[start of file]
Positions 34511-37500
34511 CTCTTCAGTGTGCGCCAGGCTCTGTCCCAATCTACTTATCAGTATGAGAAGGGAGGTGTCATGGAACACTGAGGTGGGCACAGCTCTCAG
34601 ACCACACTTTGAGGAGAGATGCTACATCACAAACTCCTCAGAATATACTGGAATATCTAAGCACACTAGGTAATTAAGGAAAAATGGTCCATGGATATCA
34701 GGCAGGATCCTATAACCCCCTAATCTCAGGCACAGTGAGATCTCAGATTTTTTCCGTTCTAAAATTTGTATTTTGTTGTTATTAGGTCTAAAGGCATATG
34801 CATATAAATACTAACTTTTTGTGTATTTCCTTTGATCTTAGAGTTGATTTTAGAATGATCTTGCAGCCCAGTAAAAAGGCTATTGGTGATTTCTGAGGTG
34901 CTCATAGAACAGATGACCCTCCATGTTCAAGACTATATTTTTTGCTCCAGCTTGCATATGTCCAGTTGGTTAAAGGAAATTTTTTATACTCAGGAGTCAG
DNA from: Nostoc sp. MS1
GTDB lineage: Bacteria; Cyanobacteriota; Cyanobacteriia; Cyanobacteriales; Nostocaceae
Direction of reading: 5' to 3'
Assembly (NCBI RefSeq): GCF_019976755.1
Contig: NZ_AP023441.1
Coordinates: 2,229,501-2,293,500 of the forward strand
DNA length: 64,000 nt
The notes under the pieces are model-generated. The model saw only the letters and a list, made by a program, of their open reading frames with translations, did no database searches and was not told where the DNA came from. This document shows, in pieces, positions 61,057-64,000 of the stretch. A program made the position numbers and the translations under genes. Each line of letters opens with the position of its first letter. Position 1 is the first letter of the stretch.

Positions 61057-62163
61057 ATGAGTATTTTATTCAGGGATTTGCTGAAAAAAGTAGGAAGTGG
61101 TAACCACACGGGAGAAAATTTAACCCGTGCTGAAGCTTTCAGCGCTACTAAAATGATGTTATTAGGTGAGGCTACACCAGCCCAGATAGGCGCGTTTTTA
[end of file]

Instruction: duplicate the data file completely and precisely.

Positions 34511-37500
34511 CTCTTCAGTGTGCGCCAGGCTCTGTCCCAATCTACTTATCAGTATGAGAAGGGAGGTGTCATGGAACACTGAGGTGGGCACAGCTCTCAG
34601 ACCACACTTTGAGGAGAGATGCTACATCACAAACTCCTCAGAATATACTGGAATATCTAAGCACACTAGGTAATTAAGGAAAAATGGTCCATGGATATCA
34701 GGCAGGATCCTATAACCCCCTAATCTCAGGCACAGTGAGATCTCAGATTTTTTCCGTTCTAAAATTTGTATTTTGTTGTTATTAGGTCTAAAGGCATATG
34801 CATATAAATACTAACTTTTTGTGTATTTCCTTTGATCTTAGAGTTGATTTTAGAATGATCTTGCAGCCCAGTAAAAAGGCTATTGGTGATTTCTGAGGTG
34901 CTCATAGAACAGATGACCCTCCATGTTCAAGACTATATTTTTTGCTCCAGCTTGCATATGTCCAGTTGGTTAAAGGAAATTTTTTATACTCAGGAGTCAG
DNA from: Nostoc sp. MS1
GTDB lineage: Bacteria; Cyanobacteriota; Cyanobacteriia; Cyanobacteriales; Nostocaceae
Direction of reading: 5' to 3'
Assembly (NCBI RefSeq): GCF_019976755.1
Contig: NZ_AP023441.1
Coordinates: 2,229,501-2,293,500 of the forward strand
DNA length: 64,000 nt
The notes under the pieces are model-generated. The model saw only the letters and a list, made by a program, of their open reading frames with translations, did no database searches and was not told where the DNA came from. This document shows, in pieces, positions 61,057-64,000 of the stretch. A program made the position numbers and the translations under genes. Each line of letters opens with the position of its first letter. Position 1 is the first letter of the stretch.

Positions 61057-62163
61057 ATGAGTATTTTATTCAGGGATTTGCTGAAAAAAGTAGGAAGTGG
61101 TAACCACACGGGAGAAAATTTAACCCGTGCTGAAGCTTTCAGCGCTACTAAAATGATGTTATTAGGTGAGGCTACACCAGCCCAGATAGGCGCGTTTTTA